As a swimmer, I have a fascination with deep water. Diving is an area of swimming that is both wonderful and terrifying all at once.
In this article, I will explore:
- Explain what free diving is.
- How deep you can free dive.
- Explain how you can swim underwater.
- Investigate how deeply you can swim before sinking.
- Explore the dangers of free diving.
- Investigate how you can get into free diving safely.
What Is Freediving?
Freediving is diving or swimming underwater without breathing apparatus or breathing gear such as oxygen.
It is considered an extreme sport, with expert free divers diving to extreme depths measuring hundreds of feet and holding their breath for long periods of time, sometimes over 10 minutes.
When you consider that the average person struggles to hold their breath for just 60 seconds, and after 3 minutes, the average person could pass out, 10 minutes is beyond extreme.
Diving beyond a depth of 60 feet, with or without oxygen, involves a high level of risk, as at this depth your body will feel the negative effects of oxygen deprivation.
According to PADI, the Professional Association of Diving Instructors, deep diving is considered diving to a depth of 60 feet or more.
Whatever depth you dive to, if you are diving without breathing apparatus then it is considered free diving.
How Deep Can You Freedive?
As a general rule, an experienced freediver can dive to a depth of 40 feet (12 meters) safely. After a depth of 60 feet, (18 meters) your body starts to feel the impact of a lack of oxygen and water pressure. Most average swimmers will only ever dive to a depth of 20 feet (6 meters) during their swim lifetime.
|Swimmer / Free Dive Experience Level
|20 Feet [6 Meters]
|Caution & supervision are required. This is the average depth of a deep swimming pool in the UK with dive starting blocks.
|40 Feet [12 Meters]
|Dangerous. Training required.
|60 Feet [18 Meters]
|Very Dangerous. After 60 Feet we experience the negative effects of water pressure and lack of oxygen.
|Expert (Super Human)
|100 feet plus [30 Meters]
|Extremely dangerous, with a high risk of death. Only to be attempted by world-class freedivers.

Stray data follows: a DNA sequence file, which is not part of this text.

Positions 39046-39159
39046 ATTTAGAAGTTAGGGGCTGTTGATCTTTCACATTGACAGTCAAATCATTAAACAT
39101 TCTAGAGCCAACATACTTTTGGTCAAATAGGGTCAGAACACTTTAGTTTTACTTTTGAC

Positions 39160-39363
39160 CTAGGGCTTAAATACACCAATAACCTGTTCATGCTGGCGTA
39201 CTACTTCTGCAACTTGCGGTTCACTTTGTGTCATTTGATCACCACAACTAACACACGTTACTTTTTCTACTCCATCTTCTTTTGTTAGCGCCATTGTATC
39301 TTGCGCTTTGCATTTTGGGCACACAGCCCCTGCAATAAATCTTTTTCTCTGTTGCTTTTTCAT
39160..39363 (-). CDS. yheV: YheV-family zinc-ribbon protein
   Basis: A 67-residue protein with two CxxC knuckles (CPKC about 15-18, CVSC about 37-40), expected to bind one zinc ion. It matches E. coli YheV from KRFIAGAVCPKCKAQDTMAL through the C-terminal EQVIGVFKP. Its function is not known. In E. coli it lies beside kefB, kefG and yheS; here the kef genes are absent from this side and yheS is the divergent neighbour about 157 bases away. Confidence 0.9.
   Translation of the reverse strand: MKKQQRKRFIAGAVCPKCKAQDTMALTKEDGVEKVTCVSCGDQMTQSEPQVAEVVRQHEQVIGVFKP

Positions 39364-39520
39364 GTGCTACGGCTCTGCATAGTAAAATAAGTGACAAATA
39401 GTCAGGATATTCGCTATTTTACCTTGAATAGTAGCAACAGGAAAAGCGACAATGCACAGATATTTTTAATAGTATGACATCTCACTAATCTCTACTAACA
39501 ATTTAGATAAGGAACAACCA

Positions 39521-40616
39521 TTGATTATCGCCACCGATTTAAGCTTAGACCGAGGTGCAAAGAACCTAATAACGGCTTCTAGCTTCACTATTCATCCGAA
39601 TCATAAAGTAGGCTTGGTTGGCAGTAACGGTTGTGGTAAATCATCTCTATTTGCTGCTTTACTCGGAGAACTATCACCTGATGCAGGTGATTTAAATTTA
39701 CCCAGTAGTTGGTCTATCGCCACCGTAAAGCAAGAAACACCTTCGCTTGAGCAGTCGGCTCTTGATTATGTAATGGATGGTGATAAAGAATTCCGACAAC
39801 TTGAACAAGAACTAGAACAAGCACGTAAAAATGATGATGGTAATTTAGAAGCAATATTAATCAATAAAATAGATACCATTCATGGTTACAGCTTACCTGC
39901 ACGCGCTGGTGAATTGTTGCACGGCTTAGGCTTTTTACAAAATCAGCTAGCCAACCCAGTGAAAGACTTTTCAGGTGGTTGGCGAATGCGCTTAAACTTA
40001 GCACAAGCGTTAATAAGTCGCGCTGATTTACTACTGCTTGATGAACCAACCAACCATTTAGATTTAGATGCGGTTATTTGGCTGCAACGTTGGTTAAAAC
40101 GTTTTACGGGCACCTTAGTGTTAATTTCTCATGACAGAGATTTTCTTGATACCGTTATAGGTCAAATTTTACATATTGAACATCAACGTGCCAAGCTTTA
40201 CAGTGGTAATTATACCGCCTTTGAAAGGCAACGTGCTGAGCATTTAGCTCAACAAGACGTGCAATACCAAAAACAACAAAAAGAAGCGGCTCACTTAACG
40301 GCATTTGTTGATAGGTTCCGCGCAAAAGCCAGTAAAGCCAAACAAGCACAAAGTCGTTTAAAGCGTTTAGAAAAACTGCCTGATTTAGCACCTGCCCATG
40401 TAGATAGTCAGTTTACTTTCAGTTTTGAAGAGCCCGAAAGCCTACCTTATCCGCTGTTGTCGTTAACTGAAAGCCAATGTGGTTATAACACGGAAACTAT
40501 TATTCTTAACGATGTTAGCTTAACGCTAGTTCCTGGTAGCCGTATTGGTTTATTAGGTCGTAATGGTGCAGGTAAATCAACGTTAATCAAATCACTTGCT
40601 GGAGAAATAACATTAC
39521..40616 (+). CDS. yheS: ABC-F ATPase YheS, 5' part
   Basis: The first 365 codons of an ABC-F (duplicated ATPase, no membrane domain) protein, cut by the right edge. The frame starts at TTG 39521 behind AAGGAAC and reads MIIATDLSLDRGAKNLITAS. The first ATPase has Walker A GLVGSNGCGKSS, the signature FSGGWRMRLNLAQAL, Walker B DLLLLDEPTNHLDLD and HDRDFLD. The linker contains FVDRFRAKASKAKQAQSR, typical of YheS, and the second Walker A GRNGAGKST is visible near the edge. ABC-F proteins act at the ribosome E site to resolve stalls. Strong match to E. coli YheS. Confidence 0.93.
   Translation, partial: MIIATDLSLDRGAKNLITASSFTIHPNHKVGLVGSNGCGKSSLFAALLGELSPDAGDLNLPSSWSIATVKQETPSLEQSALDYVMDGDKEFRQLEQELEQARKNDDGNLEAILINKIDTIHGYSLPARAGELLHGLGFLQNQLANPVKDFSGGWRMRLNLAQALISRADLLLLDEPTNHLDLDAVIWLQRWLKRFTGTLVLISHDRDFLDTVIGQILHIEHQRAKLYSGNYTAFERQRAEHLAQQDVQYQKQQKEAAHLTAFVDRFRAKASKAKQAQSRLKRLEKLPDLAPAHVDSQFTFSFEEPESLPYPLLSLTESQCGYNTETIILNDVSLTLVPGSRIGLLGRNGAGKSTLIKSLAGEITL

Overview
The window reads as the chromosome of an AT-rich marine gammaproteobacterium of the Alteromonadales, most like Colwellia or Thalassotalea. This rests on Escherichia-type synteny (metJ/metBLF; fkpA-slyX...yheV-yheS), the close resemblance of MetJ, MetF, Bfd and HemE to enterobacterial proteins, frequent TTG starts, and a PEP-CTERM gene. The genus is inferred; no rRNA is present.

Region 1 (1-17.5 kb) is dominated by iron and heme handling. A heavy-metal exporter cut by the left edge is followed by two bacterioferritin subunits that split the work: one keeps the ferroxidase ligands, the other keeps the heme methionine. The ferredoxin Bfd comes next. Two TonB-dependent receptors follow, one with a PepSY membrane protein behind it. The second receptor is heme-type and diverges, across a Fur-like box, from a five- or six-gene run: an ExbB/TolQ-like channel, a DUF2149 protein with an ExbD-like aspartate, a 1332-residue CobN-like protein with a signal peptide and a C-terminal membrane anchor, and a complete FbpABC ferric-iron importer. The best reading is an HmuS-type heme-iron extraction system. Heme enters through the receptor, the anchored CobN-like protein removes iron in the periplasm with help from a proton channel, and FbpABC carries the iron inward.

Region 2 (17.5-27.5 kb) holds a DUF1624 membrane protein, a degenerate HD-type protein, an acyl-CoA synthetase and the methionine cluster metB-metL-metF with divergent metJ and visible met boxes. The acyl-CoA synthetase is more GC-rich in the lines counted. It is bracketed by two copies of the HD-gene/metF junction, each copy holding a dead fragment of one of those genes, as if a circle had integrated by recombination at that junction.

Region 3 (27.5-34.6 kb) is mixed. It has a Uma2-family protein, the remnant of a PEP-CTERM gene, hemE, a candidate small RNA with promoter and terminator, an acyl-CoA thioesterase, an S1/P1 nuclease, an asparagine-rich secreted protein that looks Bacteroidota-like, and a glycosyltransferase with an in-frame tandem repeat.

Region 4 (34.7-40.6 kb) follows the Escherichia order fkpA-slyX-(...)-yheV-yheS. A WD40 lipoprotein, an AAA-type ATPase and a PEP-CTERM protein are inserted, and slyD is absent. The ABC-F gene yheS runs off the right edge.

The world record for the deepest freedive is a depth of 702 feet [214 Meters] and is held by Herbert Nitsch
How Deep Do Beginner Free Divers Go?
As a general rule, beginner free divers will go to a depth of 13 feet (4m) and an average swimmer will never exceed a maximum depth of 20 feet (6 meters) in their swimming life.
To go deeper or stay underwater for longer requires considerable training to adjust and prepare your lungs.
I must highlight that free diving, which is diving without breathing apparatus, is a dangerous sport, and should only be done under the supervision of an instructor.
Many beginners make the mistake of going too deep too quickly and forget that they need energy and oxygen to resurface.
Typically, after 5 minutes of not breathing and without training, you can develop serious and permanent brain injuries.
It is an amazing sport but needs to be learnt in a safe and supervised environment.
How Do You Swim Under Water?
The first step in learning how to free dive and explore underwater worlds is to learn how to swim underwater.
Diving and trying to start a dive is very difficult, as you are buoyant on the surface of the water.
As you are trying to push down, the water pressure is pushing you back up to the surface.
Like all sports, technique is important.
Here is a very nice video explaining how to swim underwater, including how to begin your dive and actually get under the water surface.
How Deep Can You Swim Before Sinking?
As a general rule when freediving, water pressure will push a diver to the surface for the first 25 meters of a dive. After this point, the balance is reversed and the swimmer will sink like a stone.
Because of oxygen, gases, and fatty acids in our bodies, we naturally float as humans. Therefore, if you relax in the water, you will float. If you are interested in learning more about buoyancy and how to learn to float for longer, check out my article, If We Are Naturally Buoyant, How Can People Drown?
This makes the first part of a freedive difficult, as you have to “swim down” to get beneath the surface.
Many experienced deep freedivers will use weights to sink them to a depth of 20 meters. Once they get to this point, the body will naturally sink as the pressure of the water is no longer acting upward, and we are being pushed down.
It takes considerable training (a lifetime of dedicated practice) to reach a level of skill to freedive to such an incredible depth of 20 meters.
A freediver will need to hold their breath for an extended and extreme length of time, have the strength to swim, have the mental capacity to not rise too quickly or risk getting “the bends” / decompression sickness and finally, remaining totally calm through the whole process in order to survive.
For more advice on getting started with underwater swimming, and tips on how to improve your underwater technique, take a look at my article exploring the topic in more detail:
Is Freediving Dangerous?
Freediving is exceptionally dangerous, particularly if diving for extended lengths of time to great depths.
All water activities carry some level of risk, but professional free diving takes the risk to a whole new level!